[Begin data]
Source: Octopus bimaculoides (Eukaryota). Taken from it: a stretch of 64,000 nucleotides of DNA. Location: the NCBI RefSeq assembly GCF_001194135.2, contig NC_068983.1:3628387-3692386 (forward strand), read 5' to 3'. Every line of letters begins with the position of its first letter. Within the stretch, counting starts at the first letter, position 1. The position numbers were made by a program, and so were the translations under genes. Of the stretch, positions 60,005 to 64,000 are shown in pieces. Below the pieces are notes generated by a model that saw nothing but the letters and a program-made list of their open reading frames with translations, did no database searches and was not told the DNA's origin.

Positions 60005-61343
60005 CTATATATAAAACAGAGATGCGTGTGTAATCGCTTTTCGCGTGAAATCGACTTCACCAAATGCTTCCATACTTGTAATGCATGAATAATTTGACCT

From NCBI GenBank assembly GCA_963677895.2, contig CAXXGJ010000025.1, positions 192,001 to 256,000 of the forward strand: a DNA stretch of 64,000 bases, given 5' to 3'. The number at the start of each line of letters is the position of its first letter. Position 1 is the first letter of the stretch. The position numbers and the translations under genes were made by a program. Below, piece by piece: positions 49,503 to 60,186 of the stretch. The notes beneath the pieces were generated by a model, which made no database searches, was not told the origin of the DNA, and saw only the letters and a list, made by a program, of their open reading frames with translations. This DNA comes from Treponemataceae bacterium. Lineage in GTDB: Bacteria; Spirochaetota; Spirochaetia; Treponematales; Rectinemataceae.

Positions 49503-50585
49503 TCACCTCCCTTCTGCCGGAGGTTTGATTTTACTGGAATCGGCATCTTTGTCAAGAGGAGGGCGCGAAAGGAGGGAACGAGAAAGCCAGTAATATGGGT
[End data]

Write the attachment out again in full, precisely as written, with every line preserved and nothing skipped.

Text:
Source: Octopus bimaculoides (Eukaryota). Taken from it: a stretch of 64,000 nucleotides of DNA. Location: the NCBI RefSeq assembly GCF_001194135.2, contig NC_068983.1:3628387-3692386 (forward strand), read 5' to 3'. Every line of letters begins with the position of its first letter. Within the stretch, counting starts at the first letter, position 1. The position numbers were made by a program, and so were the translations under genes. Of the stretch, positions 60,005 to 64,000 are shown in pieces. Below the pieces are notes generated by a model that saw nothing but the letters and a program-made list of their open reading frames with translations, did no database searches and was not told the DNA's origin.

Positions 60005-61343
60005 CTATATATAAAACAGAGATGCGTGTGTAATCGCTTTTCGCGTGAAATCGACTTCACCAAATGCTTCCATACTTGTAATGCATGAATAATTTGACCT

From NCBI GenBank assembly GCA_963677895.2, contig CAXXGJ010000025.1, positions 192,001 to 256,000 of the forward strand: a DNA stretch of 64,000 bases, given 5' to 3'. The number at the start of each line of letters is the position of its first letter. Position 1 is the first letter of the stretch. The position numbers and the translations under genes were made by a program. Below, piece by piece: positions 49,503 to 60,186 of the stretch. The notes beneath the pieces were generated by a model, which made no database searches, was not told the origin of the DNA, and saw only the letters and a list, made by a program, of their open reading frames with translations. This DNA comes from Treponemataceae bacterium. Lineage in GTDB: Bacteria; Spirochaetota; Spirochaetia; Treponematales; Rectinemataceae.

Positions 49503-50585
49503 TCACCTCCCTTCTGCCGGAGGTTTGATTTTACTGGAATCGGCATCTTTGTCAAGAGGAGGGCGCGAAAGGAGGGAACGAGAAAGCCAGTAATATGGGT